In the wake of a recent BBC Panorama documentary, which unveiled apparent widespread abuse at private hospital Whorlton Hall, Care Quality Commission chief executive Ian Trenholm and Deputy Chief Inspector Dr Paul Lelliott are called in front of the Joint Committee on Human Rights on Wednesday.

The session comes after it emerged that a former CQC inspector wrote a report in 2015 flagging concerns about the hospital. The CQC has since launched an inquiry into its potential mishandling of the investigation, as media reports also show that the hospital had at least 100 visits by official agencies over the last year.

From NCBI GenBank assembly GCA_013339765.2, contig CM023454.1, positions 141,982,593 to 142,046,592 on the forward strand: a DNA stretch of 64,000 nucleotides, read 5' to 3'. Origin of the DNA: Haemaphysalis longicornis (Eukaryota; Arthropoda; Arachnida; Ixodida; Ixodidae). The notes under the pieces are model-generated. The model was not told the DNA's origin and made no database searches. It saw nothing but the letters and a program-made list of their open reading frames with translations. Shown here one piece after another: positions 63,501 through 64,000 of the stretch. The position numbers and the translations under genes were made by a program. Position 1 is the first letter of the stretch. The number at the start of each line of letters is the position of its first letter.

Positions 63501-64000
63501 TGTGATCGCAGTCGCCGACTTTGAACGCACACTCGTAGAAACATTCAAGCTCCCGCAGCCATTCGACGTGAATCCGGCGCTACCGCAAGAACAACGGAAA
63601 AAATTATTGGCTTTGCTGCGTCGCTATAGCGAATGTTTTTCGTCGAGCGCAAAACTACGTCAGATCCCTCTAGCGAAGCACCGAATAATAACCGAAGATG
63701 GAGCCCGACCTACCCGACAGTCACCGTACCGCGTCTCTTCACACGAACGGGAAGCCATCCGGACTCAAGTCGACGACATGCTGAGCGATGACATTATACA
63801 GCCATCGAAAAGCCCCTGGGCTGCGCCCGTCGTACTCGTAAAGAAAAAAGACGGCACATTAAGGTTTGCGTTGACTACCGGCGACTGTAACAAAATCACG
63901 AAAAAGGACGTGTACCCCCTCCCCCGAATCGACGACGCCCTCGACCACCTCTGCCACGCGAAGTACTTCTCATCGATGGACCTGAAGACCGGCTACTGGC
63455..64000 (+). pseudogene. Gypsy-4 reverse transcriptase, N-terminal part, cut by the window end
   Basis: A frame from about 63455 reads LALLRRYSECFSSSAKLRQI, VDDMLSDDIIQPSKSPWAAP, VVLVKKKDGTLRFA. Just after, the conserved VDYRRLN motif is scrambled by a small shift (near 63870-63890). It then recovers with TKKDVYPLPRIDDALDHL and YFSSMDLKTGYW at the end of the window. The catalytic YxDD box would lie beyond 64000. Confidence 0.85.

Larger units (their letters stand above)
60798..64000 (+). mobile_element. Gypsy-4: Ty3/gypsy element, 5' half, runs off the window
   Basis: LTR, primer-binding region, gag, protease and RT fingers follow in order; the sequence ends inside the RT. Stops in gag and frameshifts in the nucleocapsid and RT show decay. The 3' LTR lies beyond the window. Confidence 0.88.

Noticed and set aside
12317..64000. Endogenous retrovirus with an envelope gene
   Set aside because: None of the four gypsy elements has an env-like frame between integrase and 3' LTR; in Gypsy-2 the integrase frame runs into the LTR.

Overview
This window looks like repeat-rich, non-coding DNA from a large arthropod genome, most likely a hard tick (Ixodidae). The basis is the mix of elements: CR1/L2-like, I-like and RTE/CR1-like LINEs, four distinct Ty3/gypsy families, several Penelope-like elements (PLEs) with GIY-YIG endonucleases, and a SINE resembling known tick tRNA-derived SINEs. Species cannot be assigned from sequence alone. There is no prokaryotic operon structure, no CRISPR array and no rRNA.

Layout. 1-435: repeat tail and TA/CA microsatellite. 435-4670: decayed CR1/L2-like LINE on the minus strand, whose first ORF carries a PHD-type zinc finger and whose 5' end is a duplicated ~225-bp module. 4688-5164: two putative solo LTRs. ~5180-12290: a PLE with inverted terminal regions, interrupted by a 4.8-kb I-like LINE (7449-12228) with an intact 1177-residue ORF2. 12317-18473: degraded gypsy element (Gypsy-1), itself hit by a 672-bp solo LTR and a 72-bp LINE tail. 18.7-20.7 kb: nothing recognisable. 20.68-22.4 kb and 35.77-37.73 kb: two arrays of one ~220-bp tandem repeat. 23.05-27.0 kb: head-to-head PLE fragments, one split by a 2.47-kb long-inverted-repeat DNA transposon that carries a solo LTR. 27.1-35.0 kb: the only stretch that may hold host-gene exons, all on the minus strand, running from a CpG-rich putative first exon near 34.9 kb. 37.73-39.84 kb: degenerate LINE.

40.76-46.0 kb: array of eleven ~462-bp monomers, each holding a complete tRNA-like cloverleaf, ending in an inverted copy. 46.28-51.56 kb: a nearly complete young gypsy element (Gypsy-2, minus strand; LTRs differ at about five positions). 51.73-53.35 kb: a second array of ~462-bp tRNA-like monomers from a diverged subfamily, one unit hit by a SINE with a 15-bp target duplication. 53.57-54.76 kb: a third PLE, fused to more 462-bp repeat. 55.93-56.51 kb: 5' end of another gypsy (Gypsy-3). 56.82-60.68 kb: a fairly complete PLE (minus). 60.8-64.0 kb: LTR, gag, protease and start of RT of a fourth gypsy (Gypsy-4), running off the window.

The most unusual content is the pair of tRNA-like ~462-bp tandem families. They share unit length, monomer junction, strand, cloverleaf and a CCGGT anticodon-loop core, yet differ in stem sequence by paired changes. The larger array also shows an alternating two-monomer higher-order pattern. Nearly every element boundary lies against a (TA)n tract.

Prisons Minister Robert Buckland is questioned by members of the Justice Committee on probation reforms and prisoner rehabilitation. Buckland’s predecessor Rory Stewart, who became International Development Secretary in May before announcing his Conservative leadership bid, famously said last August he would resign in a year if he failed to reduce drugs and violence levels in certain UK prisons.

Figures released in January showed prison assaults were at a record high, while Aylesbury young offenders’ institute and HMP Bedford were placed in special measures in the last year due to deteriorating conditions.

The first votes in the Conservative leadership election are cast on Thursday in an opening ballot which could see the number of candidates significantly reduced and may even give an indication of the final pair who will be put to party members.